Weeks before a scheduled election fraud trial for Laura Seeds, the embattled wife of an Española city councilor, her attorney is seeking to withdraw from the case.
Attorney Aaron Wolf says in a court filing Seeds has failed to live up to her obligations “as set forth in the fee agreement between counsel and defendant.”
However, Assistant Attorney General Peter Valencia is objecting to Wolf’s request, saying in his response that with the case set to go to trial Oct. 30, any attorney that might take over at this point “will likely be unable to adequately prepare for trial.”
Wolf has been defending Seeds against more than a dozen felony charges stemming from accusations that she committed voter and election fraud during the 2016 municipal election that her husband, Robert Seeds, won by two votes.
State District Judge Mary Marlowe Sommer is scheduled to consider Wolf’s request next week.
Reached by phone Thursday, Laura Seeds declined to comment, saying “I don’t want to speak to anything,” but adding she had paid Wolf “a lot of money” and “they are supposed to withdraw that motion.”
Robert Seeds, who lost a 2018 bid for mayor of Española but still holds the District 4 council seat, did not respond to an email Thursday. His wife said he did want to make a comment.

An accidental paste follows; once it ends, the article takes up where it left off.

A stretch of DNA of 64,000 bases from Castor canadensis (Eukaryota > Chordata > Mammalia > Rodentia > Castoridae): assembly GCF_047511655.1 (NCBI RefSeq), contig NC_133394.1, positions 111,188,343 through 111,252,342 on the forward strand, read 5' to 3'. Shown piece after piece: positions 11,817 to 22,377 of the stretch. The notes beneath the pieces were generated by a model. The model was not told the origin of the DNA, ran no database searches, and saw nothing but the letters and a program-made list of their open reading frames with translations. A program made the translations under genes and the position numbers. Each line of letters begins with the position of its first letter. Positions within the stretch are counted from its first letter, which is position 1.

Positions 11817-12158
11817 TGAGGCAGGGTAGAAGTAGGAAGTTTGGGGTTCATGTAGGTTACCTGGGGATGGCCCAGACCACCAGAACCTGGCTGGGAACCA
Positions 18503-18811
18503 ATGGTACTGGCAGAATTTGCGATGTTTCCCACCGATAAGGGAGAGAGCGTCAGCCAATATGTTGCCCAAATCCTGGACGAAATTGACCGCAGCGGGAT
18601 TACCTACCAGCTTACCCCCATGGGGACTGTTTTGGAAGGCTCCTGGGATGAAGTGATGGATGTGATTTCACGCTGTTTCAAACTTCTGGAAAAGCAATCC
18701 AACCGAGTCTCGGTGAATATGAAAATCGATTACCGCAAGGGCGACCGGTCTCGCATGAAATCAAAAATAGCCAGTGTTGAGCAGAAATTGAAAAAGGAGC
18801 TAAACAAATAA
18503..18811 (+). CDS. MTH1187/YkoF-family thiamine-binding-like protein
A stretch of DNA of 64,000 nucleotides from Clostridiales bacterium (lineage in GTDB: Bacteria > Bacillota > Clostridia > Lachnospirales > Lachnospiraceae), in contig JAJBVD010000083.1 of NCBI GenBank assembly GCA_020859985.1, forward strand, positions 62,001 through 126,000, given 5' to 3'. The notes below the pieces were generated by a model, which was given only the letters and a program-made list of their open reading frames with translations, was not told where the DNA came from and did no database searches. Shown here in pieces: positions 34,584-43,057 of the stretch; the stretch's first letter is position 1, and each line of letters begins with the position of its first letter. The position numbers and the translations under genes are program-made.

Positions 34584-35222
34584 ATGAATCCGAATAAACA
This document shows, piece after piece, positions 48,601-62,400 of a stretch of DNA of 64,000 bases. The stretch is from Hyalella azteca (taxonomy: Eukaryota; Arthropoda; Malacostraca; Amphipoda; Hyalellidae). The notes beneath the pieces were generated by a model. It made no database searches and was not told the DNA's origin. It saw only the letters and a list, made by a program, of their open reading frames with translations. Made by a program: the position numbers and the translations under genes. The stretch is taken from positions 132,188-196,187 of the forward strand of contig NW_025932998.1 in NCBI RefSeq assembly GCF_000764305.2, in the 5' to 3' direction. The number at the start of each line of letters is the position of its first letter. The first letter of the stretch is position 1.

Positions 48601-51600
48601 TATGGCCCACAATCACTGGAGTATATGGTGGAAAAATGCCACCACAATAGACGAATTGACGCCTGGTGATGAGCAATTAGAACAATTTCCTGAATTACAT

Wolf also did not respond to a message seeking comment.
Laura Seeds is charged with 15 felonies, including 10 counts of unlawful possession of absentee ballots, falsifying election documents, conspiracy to violate the municipal election code and making false statements relative to the municipal election code, committing intimidation in a municipal election and coercion of a voter. She also faces a petty misdemeanor charge of disturbing a polling place.
Robert Seeds was elected to the Española council over incumbent Cory Lewis by a vote of 238-236. Seeds received 94 votes by absentee ballot while Lewis received 10 votes by absentee ballot.
Lewis filed a voter fraud complaint in state District Court, alleging that the signatures on nearly two dozen absentee ballots did not match the signatures on voter registration cards and that Seeds’ supporters had stolen the election by submitting fraudulent absentee ballots.
The late District Judge Sarah Singleton ruled that the evidence presented did not support Lewis’ allegations.
But New Mexico State Police had opened a criminal investigation into Laura Seeds and her husband’s former campaign assistant, Dyon Herrera, after Española City Clerk Anna Squires wrote a letter to the Secretary of State’s Office while the election was still pending in which the clerk expressed concerns about irregularities with signatures on absentee ballots delivered by Laura Seeds and Herrera.
In February 2018, the Attorney General’s Office filed charges against Seeds and Herrera.
Herrera is charged with two counts of falsifying election documents, conspiracy to violate the municipal election code and making false statements relative to the municipal election code.
Though court records indicate the two cases are joined for purposes of trial, Herrera is represented by attorney Yvonne Kathleen Quintana, who did not respond to a call seeking comment late Thursday.